We caught up with the head of administration and logistics for the World Class Programme, Sarah Armstrong, to discuss how much work has gone into planning for the Rio 2016 Olympic Games and how this process compares to other competitions.

What does your job involve?

As the head of administration and logistics, I am responsible for equine logistics for the Olympic and Paralympic teams for Rio 2016. I oversee the movement of the kit, feed and forage and when I am in Rio I will be working with a wider team to support the human and equine athletes at the Olympic village and at the stables in Deodoro.

How long have you spent preparing for Rio? 

We started preparing for the games in earnest in 2013 however initial planning for the event began as soon as it was announced that Rio would be the host. This will be my third Olympic Games. I have found the devil is in the detail; the smallest things can make the biggest difference. To this end I have found this role involves good project management and securing good relationships with stakeholders.

How do the horses find flying?

Generally they travel pretty well. A lot of the horses, in particularly the showjumping horses, are used to flying a number of times each year and they travel business class in wide jet stalls. When they are in the air the grooms will check the horses very regularly giving them their hard feed , tempting them to get their heads down to eat their forage and of course they try to keep them as well hydrated as possible  during the flight.

How does planning for an Olympic and Paralympic Games differ from planning towards other competitions?

For any away Games there is the challenge of moving a lot of freight and so this takes a lot of planning and especially for Rio due to the high level of biosecurity, the import of feed and forage has been complex and the process operationally has not been without its challenges.  

With all the disciplines you have to ensure that each of the human and equine athletes are given as much support as possible to make them feel comfortable at competition and during the Games this is paramount.  We try to leave no stone unturned.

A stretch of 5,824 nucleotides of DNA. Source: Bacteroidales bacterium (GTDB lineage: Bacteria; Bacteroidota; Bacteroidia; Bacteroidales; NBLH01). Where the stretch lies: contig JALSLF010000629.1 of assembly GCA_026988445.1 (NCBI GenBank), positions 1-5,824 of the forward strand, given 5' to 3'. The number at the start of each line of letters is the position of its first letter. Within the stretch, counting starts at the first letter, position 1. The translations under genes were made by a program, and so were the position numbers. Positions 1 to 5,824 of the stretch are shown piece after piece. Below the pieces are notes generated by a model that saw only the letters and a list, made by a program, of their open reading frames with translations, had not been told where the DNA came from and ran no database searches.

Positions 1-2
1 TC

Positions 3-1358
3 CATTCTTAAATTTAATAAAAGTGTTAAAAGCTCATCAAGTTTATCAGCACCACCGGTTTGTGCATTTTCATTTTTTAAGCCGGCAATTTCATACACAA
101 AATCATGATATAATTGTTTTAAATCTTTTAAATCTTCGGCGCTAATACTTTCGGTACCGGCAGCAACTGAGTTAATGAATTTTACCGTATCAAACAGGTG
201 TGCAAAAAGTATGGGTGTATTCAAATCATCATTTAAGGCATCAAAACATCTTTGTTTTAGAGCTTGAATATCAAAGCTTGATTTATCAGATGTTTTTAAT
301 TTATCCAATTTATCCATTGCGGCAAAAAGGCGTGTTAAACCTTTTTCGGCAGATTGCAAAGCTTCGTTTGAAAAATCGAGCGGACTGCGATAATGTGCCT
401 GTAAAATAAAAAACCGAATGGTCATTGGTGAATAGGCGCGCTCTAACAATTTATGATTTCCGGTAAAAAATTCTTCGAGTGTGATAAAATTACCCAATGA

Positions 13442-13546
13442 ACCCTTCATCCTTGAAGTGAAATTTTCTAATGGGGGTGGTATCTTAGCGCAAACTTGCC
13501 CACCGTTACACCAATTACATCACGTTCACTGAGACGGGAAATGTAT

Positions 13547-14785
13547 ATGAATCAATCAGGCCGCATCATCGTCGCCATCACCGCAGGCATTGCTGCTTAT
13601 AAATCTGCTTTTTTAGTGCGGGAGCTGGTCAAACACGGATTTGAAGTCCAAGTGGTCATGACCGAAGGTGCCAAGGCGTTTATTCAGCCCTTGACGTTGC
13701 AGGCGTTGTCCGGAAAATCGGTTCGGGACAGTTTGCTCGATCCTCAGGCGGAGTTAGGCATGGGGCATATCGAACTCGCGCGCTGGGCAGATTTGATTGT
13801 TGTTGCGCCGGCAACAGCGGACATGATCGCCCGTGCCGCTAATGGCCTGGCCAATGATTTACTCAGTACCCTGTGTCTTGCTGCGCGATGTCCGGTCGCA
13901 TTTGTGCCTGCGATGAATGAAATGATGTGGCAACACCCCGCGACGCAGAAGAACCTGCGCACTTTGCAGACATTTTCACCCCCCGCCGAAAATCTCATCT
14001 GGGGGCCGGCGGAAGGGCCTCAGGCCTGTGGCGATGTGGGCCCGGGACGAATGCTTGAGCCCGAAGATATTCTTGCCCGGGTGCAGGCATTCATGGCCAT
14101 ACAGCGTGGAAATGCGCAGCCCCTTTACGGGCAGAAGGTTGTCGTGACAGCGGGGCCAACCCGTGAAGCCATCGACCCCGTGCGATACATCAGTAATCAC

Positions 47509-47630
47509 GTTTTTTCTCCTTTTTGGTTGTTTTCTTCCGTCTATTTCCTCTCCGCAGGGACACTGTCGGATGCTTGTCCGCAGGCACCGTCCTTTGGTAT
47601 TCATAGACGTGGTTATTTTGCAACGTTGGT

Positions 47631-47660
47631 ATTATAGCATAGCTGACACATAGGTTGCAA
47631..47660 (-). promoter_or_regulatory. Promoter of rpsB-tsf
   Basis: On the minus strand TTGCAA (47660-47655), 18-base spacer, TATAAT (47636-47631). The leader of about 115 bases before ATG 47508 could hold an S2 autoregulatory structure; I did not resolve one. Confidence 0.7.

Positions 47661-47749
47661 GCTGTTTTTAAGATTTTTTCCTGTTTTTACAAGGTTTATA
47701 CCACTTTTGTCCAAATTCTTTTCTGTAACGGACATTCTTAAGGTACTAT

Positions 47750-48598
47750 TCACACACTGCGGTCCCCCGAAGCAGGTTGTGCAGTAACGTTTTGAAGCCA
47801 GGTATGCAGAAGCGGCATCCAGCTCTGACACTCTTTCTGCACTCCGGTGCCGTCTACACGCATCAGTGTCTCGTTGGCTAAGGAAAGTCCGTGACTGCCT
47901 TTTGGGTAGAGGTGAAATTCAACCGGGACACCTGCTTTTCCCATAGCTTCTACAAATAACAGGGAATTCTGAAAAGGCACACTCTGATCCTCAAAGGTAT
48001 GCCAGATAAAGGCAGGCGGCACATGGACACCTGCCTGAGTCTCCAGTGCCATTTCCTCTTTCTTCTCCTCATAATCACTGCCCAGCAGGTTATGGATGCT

What was the experience like in Beijing?

Beijing (Hong Kong) was again a very different Games, no two are alike. For Hong Kong I ran four Pre Export Quarantine venues and all the horses travelling were subject to 7 days isolation pre travel. The rules and regulations around this were stringent and we even had the Hong Kong authorities come over to check all was in order prior to the horses being admitted.

What do you find most challenging about your position and what do you enjoy the most?

I adore a challenge and keeping all the moving pieces heading in the right direction keeps me well motivated, working with teams from different nations is interesting and when you see all the kit set up and horses happy in the environment it makes it all worthwhile. The special bit for me is getting to know the horses and their characters and supporting the very hardworking grooms without whom none of this would happen.

The atmosphere and the cultural differences make it so exciting and the vibrancy of Brazil is sure to make this year’s games one of the best yet.

Do you get any unusual requests?

We like to make our athletes feel as comfortable as possible and create a “home from home atmosphere” at competitions and so for Rio we will be taking things such as our own tea and milk for the staff to provide home comforts!  We also take a teapot to make the most of a “brew”. For Rio we have a newly converted container which has air con, bean bags, drinks stations and provides a quiet environment for the athletes to focus prior to competition. The individual needs of the horses is very extensive as they each have their own feed and supplements; we have shipped approximately 5 tonnes of feed to Rio along with Marksway Horsehage and imported hay from the USA to the UK for the horses to transition onto before flying .